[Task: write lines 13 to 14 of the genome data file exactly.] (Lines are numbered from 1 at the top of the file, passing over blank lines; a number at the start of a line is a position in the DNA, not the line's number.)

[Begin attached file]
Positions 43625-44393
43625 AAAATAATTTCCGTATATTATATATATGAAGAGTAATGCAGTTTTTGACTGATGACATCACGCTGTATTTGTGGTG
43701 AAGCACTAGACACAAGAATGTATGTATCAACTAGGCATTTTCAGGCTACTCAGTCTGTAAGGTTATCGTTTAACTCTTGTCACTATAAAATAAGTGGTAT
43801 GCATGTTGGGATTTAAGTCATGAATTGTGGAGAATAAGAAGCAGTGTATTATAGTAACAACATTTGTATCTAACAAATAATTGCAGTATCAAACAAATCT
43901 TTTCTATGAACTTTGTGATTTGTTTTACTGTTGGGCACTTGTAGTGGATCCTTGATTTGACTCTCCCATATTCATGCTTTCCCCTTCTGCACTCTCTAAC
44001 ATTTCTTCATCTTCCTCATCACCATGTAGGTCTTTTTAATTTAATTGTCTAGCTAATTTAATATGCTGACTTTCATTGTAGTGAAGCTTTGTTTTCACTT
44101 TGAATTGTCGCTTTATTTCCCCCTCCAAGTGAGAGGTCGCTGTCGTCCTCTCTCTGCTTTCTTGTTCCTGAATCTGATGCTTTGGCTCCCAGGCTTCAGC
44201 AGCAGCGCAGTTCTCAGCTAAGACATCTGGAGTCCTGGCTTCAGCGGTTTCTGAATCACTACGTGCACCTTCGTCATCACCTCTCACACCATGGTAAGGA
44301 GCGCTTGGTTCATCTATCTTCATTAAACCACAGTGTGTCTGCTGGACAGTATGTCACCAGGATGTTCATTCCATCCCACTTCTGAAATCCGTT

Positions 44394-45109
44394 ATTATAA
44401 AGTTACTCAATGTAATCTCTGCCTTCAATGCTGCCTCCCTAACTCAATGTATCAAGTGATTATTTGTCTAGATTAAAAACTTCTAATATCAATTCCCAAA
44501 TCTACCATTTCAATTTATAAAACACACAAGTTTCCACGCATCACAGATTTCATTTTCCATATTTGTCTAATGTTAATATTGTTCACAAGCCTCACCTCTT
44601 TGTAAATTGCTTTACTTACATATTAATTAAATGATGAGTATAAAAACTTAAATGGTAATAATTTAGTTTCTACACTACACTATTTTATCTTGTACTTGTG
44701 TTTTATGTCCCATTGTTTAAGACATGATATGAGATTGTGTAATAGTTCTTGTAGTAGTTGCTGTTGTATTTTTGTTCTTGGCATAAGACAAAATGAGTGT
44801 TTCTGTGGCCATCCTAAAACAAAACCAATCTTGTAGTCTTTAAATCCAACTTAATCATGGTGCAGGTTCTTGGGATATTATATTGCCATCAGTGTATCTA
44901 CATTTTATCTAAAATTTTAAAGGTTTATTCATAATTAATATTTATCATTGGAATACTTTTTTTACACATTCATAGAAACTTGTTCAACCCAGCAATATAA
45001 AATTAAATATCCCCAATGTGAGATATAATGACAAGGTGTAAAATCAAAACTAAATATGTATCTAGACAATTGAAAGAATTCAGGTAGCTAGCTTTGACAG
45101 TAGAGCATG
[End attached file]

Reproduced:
44501 TCTACCATTTCAATTTATAAAACACACAAGTTTCCACGCATCACAGATTTCATTTTCCATATTTGTCTAATGTTAATATTGTTCACAAGCCTCACCTCTT
44601 TGTAAATTGCTTTACTTACATATTAATTAAATGATGAGTATAAAAACTTAAATGGTAATAATTTAGTTTCTACACTACACTATTTTATCTTGTACTTGTG